Mahatma Gandhi once said “intolerance itself is a form of violence and an obstacle to the growth of a true democratic spirit.”
On March 23, North Carolina officials hastily passed House Bill 2, a bill that proved North Carolina’s governor promotes policy that encourages intolerance in the community. HB 2 prohibits members from the transgender community from using public restrooms for the gender they identify with. On an even broader scale, the bill inhibits protection of members of the LGBTQ+ community by preventing North Carolina cities from passing anti-discrimination laws.
This bill is not only exemplary of ignorant intolerance, but it is also promoting a community that is more accepting of violence and less open to a forum of acceptance. The bill that was passed during an emergency session revoked original laws protecting the LGBTQ+ community in regards to equal treatment in the workforce including equal employment opportunity and pay.
According to the Office for Victims of Crime, one in every two transgender people report being sexually abused or assaulted during their lifetime. A statistic that is not only devastating, but immensely vile. Half of the community has reported these crimes against them; however, I can’t remember once seeing a media outlet break a story on behalf of a member of the LGBTQ+ community committing an act of sexual abuse or assault.
This leads me to conclude the obvious: this bill had no motive other than to be fueled by narrow-minded ignorance. HB 2 is not only a detriment to the LGBTQ+ community, it is a complete tarnishing of North Carolina’s image as a whole as well as a significant blow to the economy. But evidently, the governor of North Carolina feels it to act foremost out of bigotry versus what is expedient for the vast majority of the population residing in the Tar Heel State.
Businesses and celebrities are sticking up for the LGBTQ+ community everywhere, revoking company-paid trips and canceling concert tours to the state, and rightfully so. Most recently, rock band Pearl Jam, cancelled its Raleigh tour stop on Monday, April 18. Bruce Springsteen, Ringo Starr and other big-name celebrities have also publicly cancelled their plans on performing in the state in protest of the bill. The cancellations of concert tours along with some of the world’s biggest businesses including Starbucks, Apple and Facebook (just to name a few) publically rejecting the bill obviously poses a large potential threat to the economy.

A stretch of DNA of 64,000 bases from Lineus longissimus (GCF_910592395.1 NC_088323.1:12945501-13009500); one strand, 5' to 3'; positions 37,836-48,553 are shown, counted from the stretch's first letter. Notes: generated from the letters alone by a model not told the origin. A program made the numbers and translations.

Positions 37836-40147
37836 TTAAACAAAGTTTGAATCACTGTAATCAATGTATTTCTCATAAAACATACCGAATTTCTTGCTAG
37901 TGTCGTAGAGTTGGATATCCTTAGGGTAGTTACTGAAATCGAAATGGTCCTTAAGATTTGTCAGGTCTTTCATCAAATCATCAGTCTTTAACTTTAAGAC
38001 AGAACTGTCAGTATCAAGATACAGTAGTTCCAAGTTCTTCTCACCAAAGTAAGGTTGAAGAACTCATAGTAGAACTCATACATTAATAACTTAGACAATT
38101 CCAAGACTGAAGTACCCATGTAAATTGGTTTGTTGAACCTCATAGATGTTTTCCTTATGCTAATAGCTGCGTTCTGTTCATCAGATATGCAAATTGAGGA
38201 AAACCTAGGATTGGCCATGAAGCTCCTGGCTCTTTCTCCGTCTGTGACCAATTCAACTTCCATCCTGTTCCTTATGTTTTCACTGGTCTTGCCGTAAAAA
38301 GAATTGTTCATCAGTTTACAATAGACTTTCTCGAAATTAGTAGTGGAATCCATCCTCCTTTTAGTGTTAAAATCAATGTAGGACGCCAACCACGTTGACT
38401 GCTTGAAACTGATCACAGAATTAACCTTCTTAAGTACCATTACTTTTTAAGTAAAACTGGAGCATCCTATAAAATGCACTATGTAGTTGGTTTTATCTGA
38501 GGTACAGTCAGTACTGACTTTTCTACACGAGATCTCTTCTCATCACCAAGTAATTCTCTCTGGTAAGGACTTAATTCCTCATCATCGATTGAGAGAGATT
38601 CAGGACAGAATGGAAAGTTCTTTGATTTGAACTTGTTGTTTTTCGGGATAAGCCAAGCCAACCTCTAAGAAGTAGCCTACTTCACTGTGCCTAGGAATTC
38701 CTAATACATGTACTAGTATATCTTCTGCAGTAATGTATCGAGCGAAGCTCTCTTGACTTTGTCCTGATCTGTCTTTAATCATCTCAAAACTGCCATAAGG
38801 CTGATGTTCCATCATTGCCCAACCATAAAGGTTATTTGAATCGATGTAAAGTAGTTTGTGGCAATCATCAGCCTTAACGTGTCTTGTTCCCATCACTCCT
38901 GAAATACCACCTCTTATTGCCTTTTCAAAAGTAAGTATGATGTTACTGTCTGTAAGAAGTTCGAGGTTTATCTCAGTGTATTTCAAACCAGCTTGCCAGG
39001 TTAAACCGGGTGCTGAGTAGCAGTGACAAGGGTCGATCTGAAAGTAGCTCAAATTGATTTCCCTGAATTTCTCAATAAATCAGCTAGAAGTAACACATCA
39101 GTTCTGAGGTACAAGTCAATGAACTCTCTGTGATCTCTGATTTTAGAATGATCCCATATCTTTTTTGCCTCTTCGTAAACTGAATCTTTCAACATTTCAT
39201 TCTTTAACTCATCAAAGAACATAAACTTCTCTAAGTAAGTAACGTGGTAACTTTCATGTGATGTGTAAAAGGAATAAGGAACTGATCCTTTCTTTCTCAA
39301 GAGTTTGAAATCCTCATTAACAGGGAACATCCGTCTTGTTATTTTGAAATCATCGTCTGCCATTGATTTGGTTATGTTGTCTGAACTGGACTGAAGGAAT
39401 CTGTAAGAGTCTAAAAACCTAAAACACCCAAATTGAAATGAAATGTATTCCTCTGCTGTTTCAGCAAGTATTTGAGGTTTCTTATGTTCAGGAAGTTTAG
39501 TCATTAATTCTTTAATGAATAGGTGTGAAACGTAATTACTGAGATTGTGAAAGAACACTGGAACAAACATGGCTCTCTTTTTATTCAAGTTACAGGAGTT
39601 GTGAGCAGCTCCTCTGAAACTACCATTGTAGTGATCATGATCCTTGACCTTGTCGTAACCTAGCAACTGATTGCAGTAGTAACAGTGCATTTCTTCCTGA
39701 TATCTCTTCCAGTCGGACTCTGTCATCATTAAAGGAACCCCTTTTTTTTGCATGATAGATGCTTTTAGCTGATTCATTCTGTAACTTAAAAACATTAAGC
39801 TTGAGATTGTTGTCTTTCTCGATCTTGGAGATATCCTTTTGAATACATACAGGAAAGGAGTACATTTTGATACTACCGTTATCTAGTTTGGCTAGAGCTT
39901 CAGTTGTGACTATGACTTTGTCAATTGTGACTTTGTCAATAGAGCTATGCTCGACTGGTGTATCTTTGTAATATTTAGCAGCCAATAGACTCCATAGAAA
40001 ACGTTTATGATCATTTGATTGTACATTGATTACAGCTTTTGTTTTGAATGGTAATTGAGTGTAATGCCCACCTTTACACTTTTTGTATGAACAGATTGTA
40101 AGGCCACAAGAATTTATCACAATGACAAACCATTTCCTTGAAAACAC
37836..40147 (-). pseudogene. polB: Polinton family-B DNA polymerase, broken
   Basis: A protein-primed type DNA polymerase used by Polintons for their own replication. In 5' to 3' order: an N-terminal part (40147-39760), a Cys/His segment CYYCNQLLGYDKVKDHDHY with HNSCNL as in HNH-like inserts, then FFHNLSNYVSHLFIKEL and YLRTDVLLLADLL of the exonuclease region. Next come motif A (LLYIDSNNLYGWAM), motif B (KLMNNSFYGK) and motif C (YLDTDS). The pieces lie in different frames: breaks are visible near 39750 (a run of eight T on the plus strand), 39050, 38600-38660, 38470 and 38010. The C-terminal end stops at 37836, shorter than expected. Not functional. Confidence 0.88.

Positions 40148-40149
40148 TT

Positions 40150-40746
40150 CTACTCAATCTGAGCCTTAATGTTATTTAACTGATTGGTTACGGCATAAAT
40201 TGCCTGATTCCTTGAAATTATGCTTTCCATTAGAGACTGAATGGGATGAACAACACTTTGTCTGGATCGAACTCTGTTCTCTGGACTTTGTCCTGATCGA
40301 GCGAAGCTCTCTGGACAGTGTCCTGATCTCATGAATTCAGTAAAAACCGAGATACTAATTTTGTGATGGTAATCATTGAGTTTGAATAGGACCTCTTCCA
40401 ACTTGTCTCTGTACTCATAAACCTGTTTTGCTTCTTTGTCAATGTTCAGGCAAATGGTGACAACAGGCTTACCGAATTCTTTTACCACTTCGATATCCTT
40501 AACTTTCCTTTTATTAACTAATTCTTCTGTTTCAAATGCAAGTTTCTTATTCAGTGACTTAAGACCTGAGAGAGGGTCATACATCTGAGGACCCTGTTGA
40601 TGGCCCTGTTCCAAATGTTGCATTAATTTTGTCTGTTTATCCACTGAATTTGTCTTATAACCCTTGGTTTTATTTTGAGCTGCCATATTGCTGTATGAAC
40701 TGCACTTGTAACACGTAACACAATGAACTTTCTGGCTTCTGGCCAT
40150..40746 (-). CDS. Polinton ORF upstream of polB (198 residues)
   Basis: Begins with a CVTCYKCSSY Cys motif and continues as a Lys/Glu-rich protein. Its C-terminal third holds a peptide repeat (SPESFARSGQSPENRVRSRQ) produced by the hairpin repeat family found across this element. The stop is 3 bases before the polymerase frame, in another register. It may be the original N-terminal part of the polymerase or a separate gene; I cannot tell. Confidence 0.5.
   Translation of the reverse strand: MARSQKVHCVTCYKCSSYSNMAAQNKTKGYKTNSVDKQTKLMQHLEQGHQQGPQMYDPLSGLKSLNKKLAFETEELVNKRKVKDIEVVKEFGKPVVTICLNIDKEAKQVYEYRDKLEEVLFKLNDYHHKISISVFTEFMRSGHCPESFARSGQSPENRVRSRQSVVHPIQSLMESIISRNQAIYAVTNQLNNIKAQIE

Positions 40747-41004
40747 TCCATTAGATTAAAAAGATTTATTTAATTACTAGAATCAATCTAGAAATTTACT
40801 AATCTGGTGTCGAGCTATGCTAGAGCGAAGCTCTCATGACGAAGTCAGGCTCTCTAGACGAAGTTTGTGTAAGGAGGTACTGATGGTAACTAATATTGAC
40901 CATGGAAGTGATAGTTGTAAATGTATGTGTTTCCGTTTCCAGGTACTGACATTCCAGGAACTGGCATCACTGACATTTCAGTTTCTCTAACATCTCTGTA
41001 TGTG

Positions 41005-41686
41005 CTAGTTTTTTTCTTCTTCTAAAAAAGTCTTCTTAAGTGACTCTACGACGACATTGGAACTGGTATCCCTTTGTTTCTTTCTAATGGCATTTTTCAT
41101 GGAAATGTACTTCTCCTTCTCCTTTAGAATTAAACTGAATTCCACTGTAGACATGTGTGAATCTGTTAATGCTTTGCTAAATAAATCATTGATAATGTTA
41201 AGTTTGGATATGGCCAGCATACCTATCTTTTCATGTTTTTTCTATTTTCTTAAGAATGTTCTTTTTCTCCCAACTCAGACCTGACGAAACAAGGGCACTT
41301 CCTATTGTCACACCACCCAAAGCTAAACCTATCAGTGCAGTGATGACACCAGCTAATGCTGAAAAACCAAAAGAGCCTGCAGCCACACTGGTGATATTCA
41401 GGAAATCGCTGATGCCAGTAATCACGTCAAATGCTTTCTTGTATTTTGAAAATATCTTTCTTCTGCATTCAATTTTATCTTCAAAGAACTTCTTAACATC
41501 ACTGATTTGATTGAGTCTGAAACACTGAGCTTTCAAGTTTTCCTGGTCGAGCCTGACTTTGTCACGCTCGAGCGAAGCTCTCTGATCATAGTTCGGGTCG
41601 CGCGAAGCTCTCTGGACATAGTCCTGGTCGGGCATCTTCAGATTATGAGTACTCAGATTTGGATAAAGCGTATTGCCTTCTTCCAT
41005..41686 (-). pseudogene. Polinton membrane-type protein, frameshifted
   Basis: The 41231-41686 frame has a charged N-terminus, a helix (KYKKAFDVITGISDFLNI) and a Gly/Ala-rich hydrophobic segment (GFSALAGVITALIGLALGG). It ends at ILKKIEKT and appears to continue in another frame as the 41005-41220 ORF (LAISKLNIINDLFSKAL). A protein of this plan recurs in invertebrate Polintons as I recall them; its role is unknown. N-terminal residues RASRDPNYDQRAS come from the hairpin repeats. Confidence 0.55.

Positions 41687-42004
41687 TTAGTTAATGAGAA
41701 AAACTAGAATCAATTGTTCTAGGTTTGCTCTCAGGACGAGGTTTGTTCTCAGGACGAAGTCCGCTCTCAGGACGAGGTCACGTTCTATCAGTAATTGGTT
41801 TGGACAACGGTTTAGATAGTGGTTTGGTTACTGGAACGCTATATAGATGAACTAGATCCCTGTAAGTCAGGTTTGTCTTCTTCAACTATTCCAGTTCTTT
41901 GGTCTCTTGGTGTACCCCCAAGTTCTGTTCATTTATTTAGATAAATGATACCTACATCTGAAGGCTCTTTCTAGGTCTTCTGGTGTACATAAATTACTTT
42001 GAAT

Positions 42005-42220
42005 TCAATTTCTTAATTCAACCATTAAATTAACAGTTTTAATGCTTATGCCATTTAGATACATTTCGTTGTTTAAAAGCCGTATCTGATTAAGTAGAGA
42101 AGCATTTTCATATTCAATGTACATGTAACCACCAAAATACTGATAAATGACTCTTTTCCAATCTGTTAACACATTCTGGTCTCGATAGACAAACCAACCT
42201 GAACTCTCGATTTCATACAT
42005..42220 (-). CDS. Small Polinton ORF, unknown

Upon hearing about the bill, I couldn’t help but ponder the thought, when in history have discriminatory laws ever once bettered our society, and why the hell hasn’t North Carolina’s Gov. Pat McCrory considered this himself?
We are a society that has come a long way in regards to oppression. It is a fight that is ongoing whether the oppression be based on gender, race, age or sexuality. However, in the last few decades America has come leaps and bounds by furthering and adopting a more progressive approach in acceptance. From the monumental Civil Rights Act of 1964 to the legalization of gay marriage on a national level in 2015, laws such as these were enacted to promote tolerance in America and provide an environment that cultivates peace and acceptance instead of nurturing fundamental intolerance and violence.
HB 2 is a sign of blindness and unwillingness to accept progress in society. It is a bill that is rooted from hate and an aversion to understanding. Not everyone is made from the same mold. America is a work in progress that should pride itself on progress and acceptance of all its inhabitants. Enacting backwards, hillbilly laws such as HB 2 is not only a giant detriment to the LGBTQ+ community, but also a poor reflection of the entire state of North Carolina.
America will never attain a true democratic spirit that many politicians would concur that we strive for until bills rooted from prejudice are entirely a thing of the past.
Ali Schultz studies journalism. She can be reached at firstname.lastname@example.org and on Twitter @AliSchultzzz.